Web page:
Brian next to his family’s AMC red Eagle Sedan.
I loved the fact that my father was man enough to let his wife do some work, to have some control. It actually made my mother and father’s relationship that much stronger, more loving, and more understanding than ever. I felt proud that my mother became the provider, the captain of the ship. I mean, really, I wanted to see a balance between them. As a 10-year-old boy who witnessed such an event in the backseat of a 1970s AMC red Eagle Sedan, it was a smooth exchange of power. The moral of the story: The exchange of power is real, powerful, and leaves a strong impression. But just remember this fact: Everything works out in the end. It always does.
Brian Maiki is in his 25th year of adult education, teaching technology classes to people from all walks of life. He enjoys writing for his tech blog and exploring the U.P.
MICHIGAN COUNTRY LINES
MI CO-OP Recipes
Photos by Robert Bruce Photography || Recipes Submitted by MCL Readers and Tested by Recipe Editor Christin McKamey
TABLE Farm-Fresh Seasonal Recipes
TERRIFIC TOMATO SOUP Deb Finedell, Great Lakes Energy
3 4 ½ ½ 2 • ½ ½ 2 2 • ½ ¼ •
pounds fresh, ripe tomatoes cloves garlic, peeled onion, diced red bell pepper, diced tablespoons olive oil salt and pepper to taste teaspoon dried basil teaspoon dried oregano cups chicken or vegetable broth tablespoons fresh herbs (basil, parsley and/or oregano) fresh basil & parsley for serving cup heavy cream, optional cup parmesan cheese, optional for garnish croutons, optional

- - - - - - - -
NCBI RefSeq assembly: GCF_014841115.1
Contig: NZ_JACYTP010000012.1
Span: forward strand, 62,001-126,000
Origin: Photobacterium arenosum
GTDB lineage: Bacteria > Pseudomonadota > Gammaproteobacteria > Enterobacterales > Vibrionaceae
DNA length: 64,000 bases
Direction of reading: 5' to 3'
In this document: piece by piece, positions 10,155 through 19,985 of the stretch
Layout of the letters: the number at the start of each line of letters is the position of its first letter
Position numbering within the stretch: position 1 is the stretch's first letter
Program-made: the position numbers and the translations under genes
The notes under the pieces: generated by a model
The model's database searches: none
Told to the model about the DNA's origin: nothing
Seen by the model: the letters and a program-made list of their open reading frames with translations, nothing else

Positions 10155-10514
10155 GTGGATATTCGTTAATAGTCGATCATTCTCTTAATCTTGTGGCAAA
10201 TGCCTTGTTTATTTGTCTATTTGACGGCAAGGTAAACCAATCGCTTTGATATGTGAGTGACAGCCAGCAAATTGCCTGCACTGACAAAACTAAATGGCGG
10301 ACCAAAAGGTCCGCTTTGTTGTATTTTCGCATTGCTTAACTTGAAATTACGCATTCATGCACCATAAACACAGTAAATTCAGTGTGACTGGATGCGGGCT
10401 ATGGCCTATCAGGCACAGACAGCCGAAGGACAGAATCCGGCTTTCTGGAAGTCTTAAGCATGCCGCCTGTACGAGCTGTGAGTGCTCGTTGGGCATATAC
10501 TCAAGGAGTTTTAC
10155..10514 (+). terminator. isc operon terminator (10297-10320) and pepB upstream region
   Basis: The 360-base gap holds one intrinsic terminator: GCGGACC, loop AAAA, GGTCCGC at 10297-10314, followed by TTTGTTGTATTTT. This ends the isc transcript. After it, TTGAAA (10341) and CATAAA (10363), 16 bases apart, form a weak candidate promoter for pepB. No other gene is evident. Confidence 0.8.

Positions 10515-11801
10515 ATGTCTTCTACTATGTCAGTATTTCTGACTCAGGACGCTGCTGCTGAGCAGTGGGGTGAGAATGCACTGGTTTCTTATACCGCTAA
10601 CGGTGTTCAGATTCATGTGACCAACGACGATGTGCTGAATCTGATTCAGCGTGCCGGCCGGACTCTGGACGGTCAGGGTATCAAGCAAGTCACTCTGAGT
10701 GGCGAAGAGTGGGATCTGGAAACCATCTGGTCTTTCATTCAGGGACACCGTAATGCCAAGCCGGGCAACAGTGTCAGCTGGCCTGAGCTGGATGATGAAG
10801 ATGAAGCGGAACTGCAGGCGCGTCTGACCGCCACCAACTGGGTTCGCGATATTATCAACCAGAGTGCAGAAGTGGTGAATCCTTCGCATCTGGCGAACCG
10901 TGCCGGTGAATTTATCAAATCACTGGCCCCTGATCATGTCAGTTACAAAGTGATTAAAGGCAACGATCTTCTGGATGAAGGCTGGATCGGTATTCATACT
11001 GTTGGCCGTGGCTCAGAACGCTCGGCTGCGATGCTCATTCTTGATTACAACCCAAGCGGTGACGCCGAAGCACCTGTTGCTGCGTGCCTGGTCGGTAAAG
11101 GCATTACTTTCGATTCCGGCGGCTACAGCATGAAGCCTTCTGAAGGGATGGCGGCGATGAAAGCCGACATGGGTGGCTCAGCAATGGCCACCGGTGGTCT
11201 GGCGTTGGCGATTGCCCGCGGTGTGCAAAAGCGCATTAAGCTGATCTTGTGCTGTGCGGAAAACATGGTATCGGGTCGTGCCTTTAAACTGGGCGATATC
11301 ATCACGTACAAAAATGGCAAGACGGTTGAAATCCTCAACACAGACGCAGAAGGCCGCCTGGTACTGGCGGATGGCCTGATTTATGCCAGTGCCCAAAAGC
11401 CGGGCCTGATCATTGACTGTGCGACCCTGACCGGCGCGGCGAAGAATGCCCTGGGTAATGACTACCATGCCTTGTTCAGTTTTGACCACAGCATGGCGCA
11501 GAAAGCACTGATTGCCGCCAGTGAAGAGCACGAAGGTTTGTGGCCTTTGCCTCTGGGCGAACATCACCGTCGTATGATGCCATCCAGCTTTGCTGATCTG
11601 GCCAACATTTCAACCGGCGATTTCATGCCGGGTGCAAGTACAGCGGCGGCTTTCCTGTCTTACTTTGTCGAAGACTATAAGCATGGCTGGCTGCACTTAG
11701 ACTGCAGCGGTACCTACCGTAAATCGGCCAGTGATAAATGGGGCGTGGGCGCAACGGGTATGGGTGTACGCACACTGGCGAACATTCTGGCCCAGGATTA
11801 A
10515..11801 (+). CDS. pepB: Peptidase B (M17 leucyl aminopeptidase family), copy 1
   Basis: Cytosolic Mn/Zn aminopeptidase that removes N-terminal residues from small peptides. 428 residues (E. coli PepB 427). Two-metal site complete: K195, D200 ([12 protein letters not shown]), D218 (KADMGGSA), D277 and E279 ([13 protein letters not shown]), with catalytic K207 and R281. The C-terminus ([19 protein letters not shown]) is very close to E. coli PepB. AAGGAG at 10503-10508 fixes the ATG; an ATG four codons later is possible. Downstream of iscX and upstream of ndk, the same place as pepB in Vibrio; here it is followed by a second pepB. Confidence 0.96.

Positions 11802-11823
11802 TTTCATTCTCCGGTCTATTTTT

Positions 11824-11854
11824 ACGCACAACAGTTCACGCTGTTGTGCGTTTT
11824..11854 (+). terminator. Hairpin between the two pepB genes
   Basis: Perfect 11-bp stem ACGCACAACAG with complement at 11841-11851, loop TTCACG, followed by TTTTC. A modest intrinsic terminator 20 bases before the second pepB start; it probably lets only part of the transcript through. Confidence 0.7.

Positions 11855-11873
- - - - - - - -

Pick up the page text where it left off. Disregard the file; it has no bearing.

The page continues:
Preheat oven to 450 F. Wash and cut tomatoes. For smaller, apricot-sized tomatoes, cut in half. For larger tomatoes, cut into quarters or eighths. Place tomatoes, garlic, onion, bell pepper, olive oil, salt, pepper and dried herbs on a large sheet pan. Roast 25 minutes, stirring after 15 minutes. Turn oven to broil and broil 3–4 minutes or until some of the tomatoes get a little bit of char color on them. Bring broth to a boil; add tomatoes and fresh herbs. Using a hand blender or immersion blender, blend mixture until smooth and creamy. Add heavy cream if using and stir. Top with parmesan cheese, croutons, or a drizzle of heavy cream. Watch a video of this month’s winning recipe at micoopkitchen.com/videos
10 JULY/AUGUST 2020
energy bill credit!
Easy Recipes due August 1 Sauces, Dips & Dressings due September 1 Submit your favorite recipe for a chance to win a $50 bill credit and have your recipe featured in Country Lines with a photo and a video. Go to micoopkitchen.com for more information.
GARDEN GRILLED CHEESE SANDWICH Deb Finedell, Great Lakes Energy 1 1 • 2
fresh egg, any size tablespoon canola oil cracked black pepper, as desired slices artisan-style bread (or one of your choice) 2 tablespoons butter, room temperature 1–4 ounces sliced or shredded Gruyere cheese (or cheese of your choice) 1 cup fresh arugula, rinsed and dried Fry the egg in a preheated (medium heat) nonstick skillet with the oil, breaking the yolk after the whites have
begun to set, if desired. Cook to desired opaqueness. Set aside and sprinkle with pepper. In the same skillet, with the heat slightly reduced, place a slice of bread with one side buttered (butter side down). Top with two or three slices, or about an ounce and a half, of cheese. Top the cheese with the arugula and cooked egg. Add more cheese if desired. Top with the remaining slice of bread; one side buttered and facing up. When the bottom slice of bread is browned to your liking, gently press down on the sandwich. Gently ﬂip the sandwich, careful not to allow the ﬁllings to spill out.
CARAMEL APPLE CHEESECAKE Erica England-Hoffman, Great Lakes Energy Crust: 2 cups ﬂour ½ cup packed brown sugar 1 cup butter, softened Filling: 3 (8-ounce) packages cream cheese, softened ¾ cup sugar 3 large eggs 1½ teaspoon vanilla Apples: 3 apples, peeled, cored & ﬁnely chopped ½ teaspoon cinnamon